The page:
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Why perseverance and curiosity are just as important as ‘academic’ skills

Amy Scott May 24, 2016
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Skills instilled during early childhood are crucial for long-term success, writer Paul Tough says.
Chris Hondros/Getty Images

One of the buzzwords in education these days is “grit.”

Research suggests that qualities like perseverance, conscientiousness and self-control are as crucial as “academic” skills for excelling in the classroom.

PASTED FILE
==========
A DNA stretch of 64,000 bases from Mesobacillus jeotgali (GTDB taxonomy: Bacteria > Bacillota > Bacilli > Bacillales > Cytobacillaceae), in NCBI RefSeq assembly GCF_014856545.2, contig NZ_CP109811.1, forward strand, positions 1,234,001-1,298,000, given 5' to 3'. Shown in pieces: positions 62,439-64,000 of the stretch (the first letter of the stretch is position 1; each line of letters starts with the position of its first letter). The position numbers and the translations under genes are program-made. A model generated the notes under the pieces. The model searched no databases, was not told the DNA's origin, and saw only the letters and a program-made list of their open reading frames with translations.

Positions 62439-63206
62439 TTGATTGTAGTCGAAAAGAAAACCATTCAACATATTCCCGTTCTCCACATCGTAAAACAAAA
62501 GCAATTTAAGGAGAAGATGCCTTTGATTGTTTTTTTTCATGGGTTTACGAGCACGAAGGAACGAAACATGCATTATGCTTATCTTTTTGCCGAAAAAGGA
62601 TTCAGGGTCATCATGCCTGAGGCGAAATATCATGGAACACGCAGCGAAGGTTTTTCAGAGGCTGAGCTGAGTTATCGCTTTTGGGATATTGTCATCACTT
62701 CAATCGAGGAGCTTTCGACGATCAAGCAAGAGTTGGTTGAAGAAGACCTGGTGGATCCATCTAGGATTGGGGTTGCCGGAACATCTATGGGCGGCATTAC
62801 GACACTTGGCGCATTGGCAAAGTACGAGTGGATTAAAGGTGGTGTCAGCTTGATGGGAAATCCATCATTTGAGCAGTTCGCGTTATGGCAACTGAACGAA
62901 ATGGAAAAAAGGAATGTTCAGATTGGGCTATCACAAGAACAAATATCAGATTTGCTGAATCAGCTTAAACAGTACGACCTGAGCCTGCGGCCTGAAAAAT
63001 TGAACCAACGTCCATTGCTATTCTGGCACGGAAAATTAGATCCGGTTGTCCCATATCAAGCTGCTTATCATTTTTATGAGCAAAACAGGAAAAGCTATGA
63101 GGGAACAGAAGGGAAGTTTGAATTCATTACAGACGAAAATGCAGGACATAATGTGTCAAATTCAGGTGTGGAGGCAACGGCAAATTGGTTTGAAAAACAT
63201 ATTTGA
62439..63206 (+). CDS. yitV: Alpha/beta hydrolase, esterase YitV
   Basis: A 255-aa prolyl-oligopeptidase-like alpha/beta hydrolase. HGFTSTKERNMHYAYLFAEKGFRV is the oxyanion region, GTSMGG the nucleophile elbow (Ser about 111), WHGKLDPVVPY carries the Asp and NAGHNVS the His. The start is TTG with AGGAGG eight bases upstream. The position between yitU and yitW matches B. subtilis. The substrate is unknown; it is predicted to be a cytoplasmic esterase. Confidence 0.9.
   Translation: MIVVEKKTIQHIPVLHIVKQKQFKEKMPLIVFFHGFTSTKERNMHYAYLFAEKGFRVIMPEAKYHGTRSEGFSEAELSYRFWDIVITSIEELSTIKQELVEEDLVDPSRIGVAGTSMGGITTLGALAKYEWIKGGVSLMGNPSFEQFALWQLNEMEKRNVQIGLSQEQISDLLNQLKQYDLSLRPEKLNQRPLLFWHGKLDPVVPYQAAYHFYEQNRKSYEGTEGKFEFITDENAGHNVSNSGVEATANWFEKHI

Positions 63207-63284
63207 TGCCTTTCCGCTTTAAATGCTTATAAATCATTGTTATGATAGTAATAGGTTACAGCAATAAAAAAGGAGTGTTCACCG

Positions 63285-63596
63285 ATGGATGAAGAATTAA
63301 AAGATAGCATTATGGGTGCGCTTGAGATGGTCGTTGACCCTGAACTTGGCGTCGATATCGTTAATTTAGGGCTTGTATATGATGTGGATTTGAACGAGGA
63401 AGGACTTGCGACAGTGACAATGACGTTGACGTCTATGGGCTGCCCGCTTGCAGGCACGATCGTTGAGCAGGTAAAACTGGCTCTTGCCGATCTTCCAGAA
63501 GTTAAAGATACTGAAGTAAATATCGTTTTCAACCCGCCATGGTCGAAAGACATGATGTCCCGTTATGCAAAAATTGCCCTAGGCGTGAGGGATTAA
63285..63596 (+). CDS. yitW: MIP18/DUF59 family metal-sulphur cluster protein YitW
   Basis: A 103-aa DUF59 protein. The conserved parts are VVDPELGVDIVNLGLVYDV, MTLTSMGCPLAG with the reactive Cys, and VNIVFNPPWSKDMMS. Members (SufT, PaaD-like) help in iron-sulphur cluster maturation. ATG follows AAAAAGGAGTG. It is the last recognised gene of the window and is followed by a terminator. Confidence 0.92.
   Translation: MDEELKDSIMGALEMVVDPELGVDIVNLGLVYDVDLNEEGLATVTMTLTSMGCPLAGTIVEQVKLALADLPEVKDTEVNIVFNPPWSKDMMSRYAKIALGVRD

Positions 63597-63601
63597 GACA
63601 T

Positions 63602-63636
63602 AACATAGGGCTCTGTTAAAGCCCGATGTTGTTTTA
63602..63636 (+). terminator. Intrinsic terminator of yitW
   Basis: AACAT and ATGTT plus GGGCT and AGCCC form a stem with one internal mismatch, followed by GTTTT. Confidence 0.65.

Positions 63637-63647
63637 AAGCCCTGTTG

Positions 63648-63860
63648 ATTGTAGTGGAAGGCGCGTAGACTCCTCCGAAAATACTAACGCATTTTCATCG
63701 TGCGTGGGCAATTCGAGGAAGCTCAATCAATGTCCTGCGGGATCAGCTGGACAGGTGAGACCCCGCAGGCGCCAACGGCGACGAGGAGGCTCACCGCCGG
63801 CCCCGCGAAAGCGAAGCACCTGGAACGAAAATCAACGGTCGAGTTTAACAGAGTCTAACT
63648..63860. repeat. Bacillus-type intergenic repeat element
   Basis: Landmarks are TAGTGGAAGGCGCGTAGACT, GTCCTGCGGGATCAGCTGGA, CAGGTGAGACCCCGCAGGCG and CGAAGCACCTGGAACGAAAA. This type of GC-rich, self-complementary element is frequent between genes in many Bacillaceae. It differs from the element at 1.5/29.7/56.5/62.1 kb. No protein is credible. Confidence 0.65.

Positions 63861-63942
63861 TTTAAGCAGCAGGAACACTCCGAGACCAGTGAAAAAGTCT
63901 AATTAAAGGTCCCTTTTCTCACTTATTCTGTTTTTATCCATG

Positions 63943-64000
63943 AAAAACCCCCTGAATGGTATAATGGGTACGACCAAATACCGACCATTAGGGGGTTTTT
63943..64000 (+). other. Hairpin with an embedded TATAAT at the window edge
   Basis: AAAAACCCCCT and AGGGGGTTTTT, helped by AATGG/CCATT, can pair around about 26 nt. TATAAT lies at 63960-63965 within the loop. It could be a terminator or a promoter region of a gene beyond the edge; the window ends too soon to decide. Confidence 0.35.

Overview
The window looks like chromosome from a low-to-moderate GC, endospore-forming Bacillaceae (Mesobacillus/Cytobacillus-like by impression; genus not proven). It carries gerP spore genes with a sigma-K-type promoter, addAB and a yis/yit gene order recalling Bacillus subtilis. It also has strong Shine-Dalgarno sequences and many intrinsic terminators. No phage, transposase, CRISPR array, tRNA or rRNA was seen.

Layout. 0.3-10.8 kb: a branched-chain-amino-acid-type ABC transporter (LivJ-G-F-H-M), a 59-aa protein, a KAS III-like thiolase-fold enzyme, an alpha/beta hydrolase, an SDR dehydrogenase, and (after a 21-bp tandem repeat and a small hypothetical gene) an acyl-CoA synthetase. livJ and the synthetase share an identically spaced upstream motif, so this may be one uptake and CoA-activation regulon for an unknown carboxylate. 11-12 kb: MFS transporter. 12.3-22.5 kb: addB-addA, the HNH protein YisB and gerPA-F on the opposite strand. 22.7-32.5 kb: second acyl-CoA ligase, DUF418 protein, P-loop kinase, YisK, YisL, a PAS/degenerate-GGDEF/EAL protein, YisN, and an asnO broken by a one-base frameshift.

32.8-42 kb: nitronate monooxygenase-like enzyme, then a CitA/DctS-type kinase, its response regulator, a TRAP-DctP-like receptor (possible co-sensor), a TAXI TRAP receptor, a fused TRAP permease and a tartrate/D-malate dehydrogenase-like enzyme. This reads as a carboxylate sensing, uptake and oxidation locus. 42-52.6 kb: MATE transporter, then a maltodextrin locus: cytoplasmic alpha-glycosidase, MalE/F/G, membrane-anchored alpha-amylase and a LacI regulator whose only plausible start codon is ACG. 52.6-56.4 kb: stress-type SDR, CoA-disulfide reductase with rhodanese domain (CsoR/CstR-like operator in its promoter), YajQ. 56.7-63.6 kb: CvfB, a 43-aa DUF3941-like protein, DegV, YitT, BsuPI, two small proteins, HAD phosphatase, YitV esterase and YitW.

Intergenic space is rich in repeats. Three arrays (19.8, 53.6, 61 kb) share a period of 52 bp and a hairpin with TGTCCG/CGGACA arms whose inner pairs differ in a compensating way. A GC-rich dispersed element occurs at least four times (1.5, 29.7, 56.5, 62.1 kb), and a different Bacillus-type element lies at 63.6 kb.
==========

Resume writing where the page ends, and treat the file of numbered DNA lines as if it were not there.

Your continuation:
Writer Paul Tough has been looking at the latest research on how those so-called noncognitive skills are developed in young children — starting in infancy — and why kids growing up in poverty or in stressful environments are often at a disadvantage.

He joined our Morning Report show to talk about his new book, “Helping Children Succeed: What Works and Why.”

Click the above audio player to hear the full interview.